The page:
Chapter

Explaining the Global Religious Revival

Talal Asad

in Powers

Published by Fordham University Press

Published in print February 2010 | ISBN: 9780823231560
Published online March 2011 | e-ISBN: 9780823235537 | DOI: http://dx.doi.org/10.5422/fso/9780823231560.003.0005

Series: The Future of the Religious Past

Explaining the Global Religious Revival

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This chapter discusses several explanations of so-called world-wide religious revival: religion as a response to acute economic and sociological problems, the need to find a new cultural identity, and the need for reassurance in a time of rapid change and instability. The author connects these hypotheses to the world of Islam in current Egypt, arguing that political Islam in Egypt is inconceivable without the formation of the nation-state and its ambitions, and that reinterpretations of Islam are a major factor. The chapter concludes that there is no unitary phenomenon to be explained. “Religion”—even “fundamentalist religion”—is not a homogeneous phenomenon. The disparate phenomena that we group together as “a world-wide religious revival” deal with questions about morality, politics, faith, and spirituality that lead in very different directions. They do not express a single movement, a single sensibility, a single existential orientation. Perhaps they share only this: a rejection of the self-assured promises of secularism linked up with the ideal of rationalist progress.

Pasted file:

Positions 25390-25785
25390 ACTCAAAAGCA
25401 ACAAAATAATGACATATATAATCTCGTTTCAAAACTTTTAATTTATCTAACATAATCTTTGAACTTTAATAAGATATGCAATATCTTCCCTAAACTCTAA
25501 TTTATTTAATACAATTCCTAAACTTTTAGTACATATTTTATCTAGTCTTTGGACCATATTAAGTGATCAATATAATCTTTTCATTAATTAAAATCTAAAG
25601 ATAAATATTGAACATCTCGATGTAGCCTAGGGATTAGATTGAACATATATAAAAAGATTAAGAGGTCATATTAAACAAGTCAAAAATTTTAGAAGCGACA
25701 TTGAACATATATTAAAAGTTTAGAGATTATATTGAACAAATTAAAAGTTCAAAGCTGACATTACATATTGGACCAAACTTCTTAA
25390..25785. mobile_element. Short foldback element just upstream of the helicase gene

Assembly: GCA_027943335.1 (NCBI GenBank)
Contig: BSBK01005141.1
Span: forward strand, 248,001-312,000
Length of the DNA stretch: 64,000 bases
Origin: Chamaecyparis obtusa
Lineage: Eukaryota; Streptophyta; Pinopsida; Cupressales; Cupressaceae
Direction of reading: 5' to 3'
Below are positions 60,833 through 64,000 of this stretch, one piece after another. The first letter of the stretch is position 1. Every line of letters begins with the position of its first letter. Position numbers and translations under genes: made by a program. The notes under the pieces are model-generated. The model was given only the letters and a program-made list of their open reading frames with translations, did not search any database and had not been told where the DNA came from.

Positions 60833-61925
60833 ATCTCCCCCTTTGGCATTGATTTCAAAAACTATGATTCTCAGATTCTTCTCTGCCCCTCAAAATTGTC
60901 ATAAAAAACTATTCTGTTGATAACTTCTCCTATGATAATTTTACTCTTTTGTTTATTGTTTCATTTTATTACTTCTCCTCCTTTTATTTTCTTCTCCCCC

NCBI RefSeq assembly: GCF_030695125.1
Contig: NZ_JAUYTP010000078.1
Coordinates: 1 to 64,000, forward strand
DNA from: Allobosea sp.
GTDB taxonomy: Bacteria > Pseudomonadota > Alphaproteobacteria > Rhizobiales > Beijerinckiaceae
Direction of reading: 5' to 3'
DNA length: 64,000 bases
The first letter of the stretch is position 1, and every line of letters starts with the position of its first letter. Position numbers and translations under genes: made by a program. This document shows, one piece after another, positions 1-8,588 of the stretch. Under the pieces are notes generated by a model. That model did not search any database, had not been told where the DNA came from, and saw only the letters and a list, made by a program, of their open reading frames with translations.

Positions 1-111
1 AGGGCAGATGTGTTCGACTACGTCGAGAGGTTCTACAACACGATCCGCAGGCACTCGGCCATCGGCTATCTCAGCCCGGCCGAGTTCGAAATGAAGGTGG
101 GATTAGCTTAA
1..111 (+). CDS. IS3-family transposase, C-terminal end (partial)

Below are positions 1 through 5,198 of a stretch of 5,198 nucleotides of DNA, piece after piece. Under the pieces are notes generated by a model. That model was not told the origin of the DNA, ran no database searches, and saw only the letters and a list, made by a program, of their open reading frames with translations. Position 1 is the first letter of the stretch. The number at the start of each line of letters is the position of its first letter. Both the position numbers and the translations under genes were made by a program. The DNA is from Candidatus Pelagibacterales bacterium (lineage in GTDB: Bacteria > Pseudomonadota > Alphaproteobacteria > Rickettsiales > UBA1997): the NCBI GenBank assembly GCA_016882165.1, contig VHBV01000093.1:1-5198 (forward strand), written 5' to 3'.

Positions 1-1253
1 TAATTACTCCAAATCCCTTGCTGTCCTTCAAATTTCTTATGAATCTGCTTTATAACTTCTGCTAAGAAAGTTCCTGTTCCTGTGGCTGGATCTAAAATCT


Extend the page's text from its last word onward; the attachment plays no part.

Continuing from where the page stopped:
Keywords: Egypt; Islam; religious revival; nation-state; religion; morality; politics; spirituality; secularism; faith

Chapter.  7398 words. 

Subjects: East Asian Religions

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